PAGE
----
Source Memory

In addition to deficits in sequencing temporal information, patients with frontal lobe dysfunction have been reported to show deficits in identifying the source of their knowledge. Thus, an individual with source amnesia may be able to remember a fact but will forget where and when that fact was learned.

In a 1989 study, Jerry Janowsky and colleagues found that patients with frontal lobe lesions exhibited impaired source memory for facts acquired in a recent test session, even though their memory for the facts was normal. During the first phase of the experiment, subjects were asked to learn some general information facts (not known prior to the study session). After a 6 to 8 day retention interval, subjects were asked to answer some additional questions. Some questions were the previously nonrecalled items from the initial study phase, some were new items from the same level of difficulty, and others were easy questions that had not been presented previously. When subjects correctly answered a question, they were asked to recollect where and when the information had been learned. Compared to their age-matched controls, the frontal lobe group made significantly more errors by attributing learned information to an incorrect source. Results of this study suggest that the frontal lobes play an important role in one's ability to associate information in memory to the context in which it was acquired.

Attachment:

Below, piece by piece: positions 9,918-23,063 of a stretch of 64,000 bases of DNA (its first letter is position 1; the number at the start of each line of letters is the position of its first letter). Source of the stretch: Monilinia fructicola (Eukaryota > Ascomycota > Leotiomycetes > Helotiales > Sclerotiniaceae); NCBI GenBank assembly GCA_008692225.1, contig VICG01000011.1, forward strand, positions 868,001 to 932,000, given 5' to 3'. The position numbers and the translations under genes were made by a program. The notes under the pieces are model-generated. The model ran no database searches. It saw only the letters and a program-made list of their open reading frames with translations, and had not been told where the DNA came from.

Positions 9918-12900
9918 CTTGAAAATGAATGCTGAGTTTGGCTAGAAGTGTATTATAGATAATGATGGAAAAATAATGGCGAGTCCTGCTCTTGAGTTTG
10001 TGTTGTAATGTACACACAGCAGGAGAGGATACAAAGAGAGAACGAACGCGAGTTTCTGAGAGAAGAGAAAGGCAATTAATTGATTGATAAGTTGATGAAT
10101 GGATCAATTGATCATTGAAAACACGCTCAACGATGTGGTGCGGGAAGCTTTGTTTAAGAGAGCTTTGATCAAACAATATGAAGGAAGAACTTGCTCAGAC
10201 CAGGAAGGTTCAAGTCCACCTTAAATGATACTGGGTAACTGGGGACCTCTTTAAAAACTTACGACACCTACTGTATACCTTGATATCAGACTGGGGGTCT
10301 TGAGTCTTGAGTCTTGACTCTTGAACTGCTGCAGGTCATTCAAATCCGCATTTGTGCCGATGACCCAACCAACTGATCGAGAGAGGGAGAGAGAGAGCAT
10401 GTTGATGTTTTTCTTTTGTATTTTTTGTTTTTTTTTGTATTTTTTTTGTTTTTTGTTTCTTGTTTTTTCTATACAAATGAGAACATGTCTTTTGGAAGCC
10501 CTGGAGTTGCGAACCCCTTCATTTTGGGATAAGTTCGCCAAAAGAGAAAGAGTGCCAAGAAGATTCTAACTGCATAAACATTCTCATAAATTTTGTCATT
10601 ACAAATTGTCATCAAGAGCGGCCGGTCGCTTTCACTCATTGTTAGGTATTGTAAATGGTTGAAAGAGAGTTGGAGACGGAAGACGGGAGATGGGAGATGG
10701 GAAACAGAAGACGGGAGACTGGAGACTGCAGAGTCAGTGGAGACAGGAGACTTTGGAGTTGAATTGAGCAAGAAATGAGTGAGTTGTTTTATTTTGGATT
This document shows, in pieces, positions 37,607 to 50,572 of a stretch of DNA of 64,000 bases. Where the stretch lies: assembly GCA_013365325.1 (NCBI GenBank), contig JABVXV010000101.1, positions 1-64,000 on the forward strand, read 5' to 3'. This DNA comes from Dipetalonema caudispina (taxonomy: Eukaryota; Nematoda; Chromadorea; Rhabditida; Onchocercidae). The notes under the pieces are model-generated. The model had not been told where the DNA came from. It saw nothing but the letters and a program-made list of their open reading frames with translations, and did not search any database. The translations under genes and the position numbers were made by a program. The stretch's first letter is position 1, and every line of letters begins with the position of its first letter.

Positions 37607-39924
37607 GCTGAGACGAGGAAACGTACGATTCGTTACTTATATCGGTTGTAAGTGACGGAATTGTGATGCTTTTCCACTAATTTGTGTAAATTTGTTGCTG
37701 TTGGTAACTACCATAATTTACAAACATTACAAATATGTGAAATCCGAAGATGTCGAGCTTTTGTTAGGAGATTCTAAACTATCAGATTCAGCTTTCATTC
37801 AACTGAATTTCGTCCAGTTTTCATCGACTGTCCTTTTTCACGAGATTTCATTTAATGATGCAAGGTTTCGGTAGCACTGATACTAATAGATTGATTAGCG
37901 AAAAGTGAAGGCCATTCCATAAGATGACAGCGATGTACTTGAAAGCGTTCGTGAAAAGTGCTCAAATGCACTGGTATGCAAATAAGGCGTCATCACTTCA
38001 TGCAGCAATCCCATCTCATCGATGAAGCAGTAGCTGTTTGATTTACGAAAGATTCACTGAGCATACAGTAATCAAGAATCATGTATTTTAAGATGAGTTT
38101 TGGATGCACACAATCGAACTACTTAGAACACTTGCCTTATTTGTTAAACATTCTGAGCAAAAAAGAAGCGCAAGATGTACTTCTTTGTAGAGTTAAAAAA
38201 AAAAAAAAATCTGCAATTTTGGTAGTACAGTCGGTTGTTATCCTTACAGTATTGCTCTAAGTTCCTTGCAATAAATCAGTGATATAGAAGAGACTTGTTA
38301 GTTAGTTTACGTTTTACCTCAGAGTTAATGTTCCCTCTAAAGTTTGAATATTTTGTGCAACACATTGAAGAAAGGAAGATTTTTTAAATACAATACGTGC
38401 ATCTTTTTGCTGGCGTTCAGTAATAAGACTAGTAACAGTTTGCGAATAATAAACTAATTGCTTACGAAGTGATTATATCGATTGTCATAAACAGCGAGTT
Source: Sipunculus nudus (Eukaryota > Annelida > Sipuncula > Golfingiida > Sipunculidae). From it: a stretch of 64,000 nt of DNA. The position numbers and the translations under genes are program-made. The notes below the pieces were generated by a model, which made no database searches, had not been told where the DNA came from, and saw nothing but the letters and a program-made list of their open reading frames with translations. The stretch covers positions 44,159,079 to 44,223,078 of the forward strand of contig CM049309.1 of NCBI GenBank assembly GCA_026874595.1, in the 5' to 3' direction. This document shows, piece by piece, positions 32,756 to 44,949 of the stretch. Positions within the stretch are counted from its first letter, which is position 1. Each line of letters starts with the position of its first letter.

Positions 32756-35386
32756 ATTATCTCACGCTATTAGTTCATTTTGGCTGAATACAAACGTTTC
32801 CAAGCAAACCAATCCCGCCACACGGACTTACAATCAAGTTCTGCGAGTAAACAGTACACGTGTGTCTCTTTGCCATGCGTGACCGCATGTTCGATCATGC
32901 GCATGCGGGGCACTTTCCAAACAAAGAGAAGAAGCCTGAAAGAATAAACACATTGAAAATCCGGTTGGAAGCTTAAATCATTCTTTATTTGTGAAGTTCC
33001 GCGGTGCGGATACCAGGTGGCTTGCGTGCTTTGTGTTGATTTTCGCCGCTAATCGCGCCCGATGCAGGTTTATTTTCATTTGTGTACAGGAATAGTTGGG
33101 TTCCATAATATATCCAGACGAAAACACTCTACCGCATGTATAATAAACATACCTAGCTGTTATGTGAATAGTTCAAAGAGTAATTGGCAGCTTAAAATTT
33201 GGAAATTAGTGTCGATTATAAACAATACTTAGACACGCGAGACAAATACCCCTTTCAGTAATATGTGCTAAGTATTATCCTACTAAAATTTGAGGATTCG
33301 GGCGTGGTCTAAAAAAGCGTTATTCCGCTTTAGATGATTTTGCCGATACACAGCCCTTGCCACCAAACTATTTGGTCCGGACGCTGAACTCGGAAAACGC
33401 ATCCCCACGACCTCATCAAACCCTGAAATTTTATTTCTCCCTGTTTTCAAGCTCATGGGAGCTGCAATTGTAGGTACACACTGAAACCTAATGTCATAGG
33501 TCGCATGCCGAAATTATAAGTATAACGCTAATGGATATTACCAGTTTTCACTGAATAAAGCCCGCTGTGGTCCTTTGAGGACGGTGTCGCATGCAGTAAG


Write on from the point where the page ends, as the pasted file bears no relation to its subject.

Breaking Bulimia

Breaking Bulimia

We have all been there: turning to the refrigerator if feeling lonely or bored or indulging in seconds or thirds if strained. But if you suffer from bulimia, the from time to time urge to overeat is more like an obsession.

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